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Republican Texas Legislators Target Progressive Prosecutors

Texas Republicans are targeting prosecutors who they say refuse to enforce laws against certain offenses, a move that could limit prosecutorial discretion and could force progressive district attorneys to get tougher on crime, reports the Austin American-Statesman. Identical bills pending in the House and Senate would empower state Attorney General Ken Paxton to take civil action against a prosecutor who adopts a policy to limit the enforcement of any criminal offense. The legislation lets Paxton pursue a fine of $1,000 or more and to seek the prosecutor's removal from office. However, he would have no authority to pursue criminal action. The bills, from Rep. David Cook and Sen. Tan Parker, come as Republican state leaders vow to challenge local Democratic criminal justice policies. House Speaker Dade Phelan began the legislative session last week by threatening to rein in "rogue" prosecutors. Lt. Gov. Dan Patrick says he wants to limit prosecutorial discretion, and Gov. Greg Abbott says he wants to end certain bail practices and adopt mandatory minimum sentences for offenses involving firearms and for smuggling immigrants. The increased scrutiny on prosecutors comes after five Texas district attorneys pledged last year not to prosecute abortion-related crimes after the U.S. Supreme Court ended the federal right to have an abortion. Travis County DA José Garza might find himself on the GOP radar after his office secured indictments against 21 Austin police officers who injured protesters in demonstrations against police brutality in 2020. The officers say they were protecting themselves and others.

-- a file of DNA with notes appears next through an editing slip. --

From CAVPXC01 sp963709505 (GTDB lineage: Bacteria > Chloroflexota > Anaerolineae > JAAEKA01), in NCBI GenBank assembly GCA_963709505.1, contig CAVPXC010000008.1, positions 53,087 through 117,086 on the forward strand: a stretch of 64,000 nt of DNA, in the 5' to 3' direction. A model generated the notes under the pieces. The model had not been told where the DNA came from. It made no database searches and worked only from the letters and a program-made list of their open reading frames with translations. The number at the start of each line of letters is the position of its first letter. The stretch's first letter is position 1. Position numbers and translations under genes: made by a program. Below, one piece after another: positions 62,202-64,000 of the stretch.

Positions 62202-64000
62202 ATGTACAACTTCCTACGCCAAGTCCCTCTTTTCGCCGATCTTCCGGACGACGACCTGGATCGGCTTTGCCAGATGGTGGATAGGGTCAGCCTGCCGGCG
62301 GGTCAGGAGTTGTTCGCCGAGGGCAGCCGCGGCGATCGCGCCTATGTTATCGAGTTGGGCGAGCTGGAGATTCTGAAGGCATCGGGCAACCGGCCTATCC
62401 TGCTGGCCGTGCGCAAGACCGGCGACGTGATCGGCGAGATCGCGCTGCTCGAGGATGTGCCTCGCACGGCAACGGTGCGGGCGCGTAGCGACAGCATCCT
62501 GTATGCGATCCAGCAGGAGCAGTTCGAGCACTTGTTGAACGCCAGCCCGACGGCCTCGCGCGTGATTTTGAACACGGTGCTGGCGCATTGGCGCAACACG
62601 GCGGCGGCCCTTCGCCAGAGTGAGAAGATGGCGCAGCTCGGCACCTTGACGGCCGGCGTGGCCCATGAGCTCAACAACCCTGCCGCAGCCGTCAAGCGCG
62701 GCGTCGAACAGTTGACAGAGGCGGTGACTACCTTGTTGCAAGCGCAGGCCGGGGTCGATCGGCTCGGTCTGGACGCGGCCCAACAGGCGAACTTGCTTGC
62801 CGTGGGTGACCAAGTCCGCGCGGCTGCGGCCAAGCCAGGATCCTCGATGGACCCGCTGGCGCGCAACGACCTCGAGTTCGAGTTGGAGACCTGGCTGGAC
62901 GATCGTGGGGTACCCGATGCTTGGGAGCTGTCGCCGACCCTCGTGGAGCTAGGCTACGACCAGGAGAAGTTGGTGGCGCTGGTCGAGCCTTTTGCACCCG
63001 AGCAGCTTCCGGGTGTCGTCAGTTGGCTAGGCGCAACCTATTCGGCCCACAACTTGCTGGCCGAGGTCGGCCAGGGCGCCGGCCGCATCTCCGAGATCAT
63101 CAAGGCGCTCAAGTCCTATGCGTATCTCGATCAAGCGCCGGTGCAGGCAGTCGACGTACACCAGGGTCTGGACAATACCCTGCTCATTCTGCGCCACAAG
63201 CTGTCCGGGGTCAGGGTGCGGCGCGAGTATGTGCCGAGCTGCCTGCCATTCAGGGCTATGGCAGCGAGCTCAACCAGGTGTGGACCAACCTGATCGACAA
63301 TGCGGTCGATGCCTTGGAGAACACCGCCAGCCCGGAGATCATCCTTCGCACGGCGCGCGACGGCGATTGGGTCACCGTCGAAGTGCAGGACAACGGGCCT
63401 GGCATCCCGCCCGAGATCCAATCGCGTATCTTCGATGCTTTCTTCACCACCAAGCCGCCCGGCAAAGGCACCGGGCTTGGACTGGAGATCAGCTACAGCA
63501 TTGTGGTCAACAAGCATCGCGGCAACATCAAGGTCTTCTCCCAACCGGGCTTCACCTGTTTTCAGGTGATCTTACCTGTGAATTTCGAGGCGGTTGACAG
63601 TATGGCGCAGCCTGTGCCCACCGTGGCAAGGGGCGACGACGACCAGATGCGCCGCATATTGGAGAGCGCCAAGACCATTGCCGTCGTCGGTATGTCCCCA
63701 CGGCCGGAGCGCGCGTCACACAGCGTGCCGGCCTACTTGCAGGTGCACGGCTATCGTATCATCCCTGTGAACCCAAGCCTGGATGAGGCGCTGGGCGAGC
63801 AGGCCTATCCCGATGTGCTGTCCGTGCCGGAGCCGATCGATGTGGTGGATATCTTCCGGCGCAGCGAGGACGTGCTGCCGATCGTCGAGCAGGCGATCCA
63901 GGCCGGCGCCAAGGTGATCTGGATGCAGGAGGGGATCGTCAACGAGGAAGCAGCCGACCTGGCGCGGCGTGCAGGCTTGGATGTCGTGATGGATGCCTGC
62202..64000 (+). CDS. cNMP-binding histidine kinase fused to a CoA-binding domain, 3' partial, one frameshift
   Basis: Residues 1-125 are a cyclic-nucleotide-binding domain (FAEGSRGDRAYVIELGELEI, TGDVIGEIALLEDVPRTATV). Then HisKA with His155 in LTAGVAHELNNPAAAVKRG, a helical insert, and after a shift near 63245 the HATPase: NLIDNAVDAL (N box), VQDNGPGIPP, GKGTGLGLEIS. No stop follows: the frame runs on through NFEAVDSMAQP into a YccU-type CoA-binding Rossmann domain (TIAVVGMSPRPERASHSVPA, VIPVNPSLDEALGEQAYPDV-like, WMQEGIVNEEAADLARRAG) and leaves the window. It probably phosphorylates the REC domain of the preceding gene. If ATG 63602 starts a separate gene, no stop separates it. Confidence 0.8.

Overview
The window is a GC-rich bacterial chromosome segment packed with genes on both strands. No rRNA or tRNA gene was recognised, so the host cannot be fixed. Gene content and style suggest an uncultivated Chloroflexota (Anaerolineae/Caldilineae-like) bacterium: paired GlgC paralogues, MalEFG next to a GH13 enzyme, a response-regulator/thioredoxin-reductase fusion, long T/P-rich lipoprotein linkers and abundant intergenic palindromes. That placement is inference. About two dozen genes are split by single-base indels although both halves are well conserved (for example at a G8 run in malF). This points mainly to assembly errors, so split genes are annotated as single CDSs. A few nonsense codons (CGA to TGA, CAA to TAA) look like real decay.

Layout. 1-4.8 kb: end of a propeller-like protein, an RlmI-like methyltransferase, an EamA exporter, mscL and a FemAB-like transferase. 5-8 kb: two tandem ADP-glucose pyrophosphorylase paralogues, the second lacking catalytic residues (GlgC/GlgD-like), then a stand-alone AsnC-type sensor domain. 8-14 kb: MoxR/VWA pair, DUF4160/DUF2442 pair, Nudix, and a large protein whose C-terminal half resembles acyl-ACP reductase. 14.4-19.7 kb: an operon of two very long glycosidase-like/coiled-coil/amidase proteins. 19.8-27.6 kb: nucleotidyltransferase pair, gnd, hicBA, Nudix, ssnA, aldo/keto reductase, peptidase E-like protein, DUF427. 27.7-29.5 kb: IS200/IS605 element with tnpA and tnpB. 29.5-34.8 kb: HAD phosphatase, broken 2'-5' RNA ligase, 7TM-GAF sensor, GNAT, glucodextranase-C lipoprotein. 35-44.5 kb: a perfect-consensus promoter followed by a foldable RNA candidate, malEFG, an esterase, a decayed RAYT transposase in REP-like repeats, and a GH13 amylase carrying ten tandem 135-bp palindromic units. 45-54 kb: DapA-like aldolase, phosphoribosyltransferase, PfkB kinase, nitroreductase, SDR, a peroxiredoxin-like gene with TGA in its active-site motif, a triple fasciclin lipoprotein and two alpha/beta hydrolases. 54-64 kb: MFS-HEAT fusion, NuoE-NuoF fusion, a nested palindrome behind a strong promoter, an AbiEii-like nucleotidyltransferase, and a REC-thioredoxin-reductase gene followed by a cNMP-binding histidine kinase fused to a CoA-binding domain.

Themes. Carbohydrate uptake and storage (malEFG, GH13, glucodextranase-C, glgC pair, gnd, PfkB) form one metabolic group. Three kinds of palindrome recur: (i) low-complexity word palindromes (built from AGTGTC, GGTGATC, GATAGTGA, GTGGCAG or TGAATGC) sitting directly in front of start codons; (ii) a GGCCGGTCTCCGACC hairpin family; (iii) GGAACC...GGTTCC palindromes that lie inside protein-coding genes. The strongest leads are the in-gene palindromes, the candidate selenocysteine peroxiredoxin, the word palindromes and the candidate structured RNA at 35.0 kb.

Legal insiders are monitoring two otherl bills that would affect prosecutors. Rep. Bryan Slaton introduced legislation that prohibits prosecutors from adopting a policy to limit enforcement of an election law. Sen. Phil King proposed reestablishing a council that monitors prosecuting attorneys and has the authority to file a petition to remove a prosecutor from office for "incompetency or misconduct." If the council were to file such a petition, the prosecutor would be immediately disqualified from performing prosecutorial duties while the petition is pending. The council existed from 1977 to 1985. It would include seven members. The governor would appoint two members, and the lieutenant governor and House speaker would each appoint one member. The state Supreme Court would get one selection and would establish the process for choosing the remaining two members. Parker, who authored the Senate bill to unleash Paxton against prosecutors, said an increasing number of district attorneys are jeopardizing public safety by not prosecuting certain crimes. "Our government was built on the principle of separation of powers," Parker said. "It is the job of the Legislature to enact and repeal the laws on the books, based on feedback from our constituents. However, an increasing number of district attorneys in this state are taking it upon themselves to legislate from their desks, oftentimes against the wishes of the people living in their own communities who are left facing the consequences of their inaction."


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